FROM THE LAB: Check out our discounted course bundles, and Join Us!!
As if the Ornament & Crime wasn’t jam packed with amazing functionality already. Buried within the Quantermain mode, which we explored last week, the Ornament & Crime is hiding a Turing Machine on each of the 4 available channels. One of the most popular modules in Eurorack, the Music Thing Turing Machine (and other modules that use a similar method of randomization like the Malekko Richter Noise Ring) has a quirky method of looping randomized series of notes, creating useful sequences of stepped voltages.
The concept behind the Turing Machine is deceptively simple. The module employs a linear feedback shift register which generates a series of pseudo-random voltages. The main knob controls the probability that each step will be randomized. When this knob is turned to it’s extreme, the last few randomized steps will be looped, the number of looped steps determined by the Length knob. A third knob, Scale, generally acts as a VCA, controlling the voltage range of the randomized steps.
DivKid did a fantastic tutorial on the new model of this now classic module…
Each internal Turing function works the same way. Scrolling past the CV input options in the CV Source menu selection, the Turing Machine appears as a series of stepping bars. The menu dynamically changes to accommodate the controls we see on the original Turing module, including assignable CV input control over the probability/looping and voltage range. Using channel 2 or 3 on Maths as an offset, we can control when the randomized sequence is looped by hand, but this could be sequenced as well.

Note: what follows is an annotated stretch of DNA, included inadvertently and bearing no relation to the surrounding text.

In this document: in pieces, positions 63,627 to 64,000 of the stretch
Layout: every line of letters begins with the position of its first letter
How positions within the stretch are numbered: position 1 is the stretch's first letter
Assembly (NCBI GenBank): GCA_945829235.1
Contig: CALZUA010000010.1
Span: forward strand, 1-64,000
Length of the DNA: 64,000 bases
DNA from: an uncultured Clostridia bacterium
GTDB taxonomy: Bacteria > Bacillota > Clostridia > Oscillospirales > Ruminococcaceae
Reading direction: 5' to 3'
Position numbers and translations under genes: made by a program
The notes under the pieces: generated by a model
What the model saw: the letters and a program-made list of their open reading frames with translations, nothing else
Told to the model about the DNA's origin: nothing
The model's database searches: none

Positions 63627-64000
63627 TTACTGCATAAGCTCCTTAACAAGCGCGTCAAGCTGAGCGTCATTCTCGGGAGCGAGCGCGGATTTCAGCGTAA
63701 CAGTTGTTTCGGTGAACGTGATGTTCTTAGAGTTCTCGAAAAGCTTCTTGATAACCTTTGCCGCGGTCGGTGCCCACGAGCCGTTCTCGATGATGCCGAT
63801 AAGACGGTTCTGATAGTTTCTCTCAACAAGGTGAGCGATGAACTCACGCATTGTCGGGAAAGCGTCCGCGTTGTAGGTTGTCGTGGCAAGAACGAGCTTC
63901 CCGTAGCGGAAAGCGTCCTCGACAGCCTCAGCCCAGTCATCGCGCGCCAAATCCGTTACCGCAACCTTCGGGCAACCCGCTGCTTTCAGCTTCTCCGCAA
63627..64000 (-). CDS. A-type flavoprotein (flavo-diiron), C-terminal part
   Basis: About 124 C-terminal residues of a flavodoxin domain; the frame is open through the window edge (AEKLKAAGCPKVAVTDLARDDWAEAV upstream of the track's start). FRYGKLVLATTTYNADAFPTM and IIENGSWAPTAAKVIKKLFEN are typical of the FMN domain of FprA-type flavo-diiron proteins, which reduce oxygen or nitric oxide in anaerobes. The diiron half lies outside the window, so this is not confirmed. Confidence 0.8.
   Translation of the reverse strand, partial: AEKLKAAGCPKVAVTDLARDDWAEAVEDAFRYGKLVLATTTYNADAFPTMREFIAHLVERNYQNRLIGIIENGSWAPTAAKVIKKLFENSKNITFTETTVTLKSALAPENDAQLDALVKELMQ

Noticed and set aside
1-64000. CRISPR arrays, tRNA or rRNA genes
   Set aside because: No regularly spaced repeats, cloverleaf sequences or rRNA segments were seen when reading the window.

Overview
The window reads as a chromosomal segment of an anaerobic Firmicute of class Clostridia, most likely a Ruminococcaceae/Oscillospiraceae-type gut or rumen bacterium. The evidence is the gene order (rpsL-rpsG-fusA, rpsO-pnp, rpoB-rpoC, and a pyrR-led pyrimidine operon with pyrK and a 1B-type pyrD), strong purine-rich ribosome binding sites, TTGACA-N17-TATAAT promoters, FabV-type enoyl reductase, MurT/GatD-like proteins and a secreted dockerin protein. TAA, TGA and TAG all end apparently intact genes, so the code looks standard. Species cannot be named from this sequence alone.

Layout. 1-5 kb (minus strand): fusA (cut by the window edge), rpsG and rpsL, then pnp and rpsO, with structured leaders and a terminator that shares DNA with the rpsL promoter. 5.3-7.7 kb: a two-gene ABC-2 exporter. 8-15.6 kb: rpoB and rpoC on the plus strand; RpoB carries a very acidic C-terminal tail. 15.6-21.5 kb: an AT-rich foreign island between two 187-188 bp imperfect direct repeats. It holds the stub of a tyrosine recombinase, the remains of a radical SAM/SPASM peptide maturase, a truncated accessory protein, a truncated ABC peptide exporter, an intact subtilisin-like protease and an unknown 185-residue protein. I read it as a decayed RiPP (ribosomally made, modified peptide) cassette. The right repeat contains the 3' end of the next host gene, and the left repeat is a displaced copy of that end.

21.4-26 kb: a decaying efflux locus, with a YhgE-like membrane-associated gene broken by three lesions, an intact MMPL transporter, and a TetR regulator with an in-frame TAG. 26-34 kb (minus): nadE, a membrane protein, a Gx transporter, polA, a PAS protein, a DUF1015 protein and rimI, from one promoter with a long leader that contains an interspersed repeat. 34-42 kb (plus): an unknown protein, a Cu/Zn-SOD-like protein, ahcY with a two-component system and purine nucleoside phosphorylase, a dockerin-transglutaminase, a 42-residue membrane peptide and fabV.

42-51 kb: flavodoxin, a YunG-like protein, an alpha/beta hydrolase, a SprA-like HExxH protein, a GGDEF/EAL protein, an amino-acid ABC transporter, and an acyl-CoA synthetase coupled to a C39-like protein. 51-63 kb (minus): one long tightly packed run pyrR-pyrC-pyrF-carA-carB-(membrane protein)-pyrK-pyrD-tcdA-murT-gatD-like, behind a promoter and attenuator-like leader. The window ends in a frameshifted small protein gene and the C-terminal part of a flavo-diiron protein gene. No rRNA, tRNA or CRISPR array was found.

Making this functionality even more useful, the Turing Machines on each channel can be scaled through the complex pitch quantization settings that are native to Quantermain mode.
How are you using looped stepped random voltages in your system? Tell us about it in the comments!
Check out our course bundle deals and Join Us for our upcoming Sound Design course!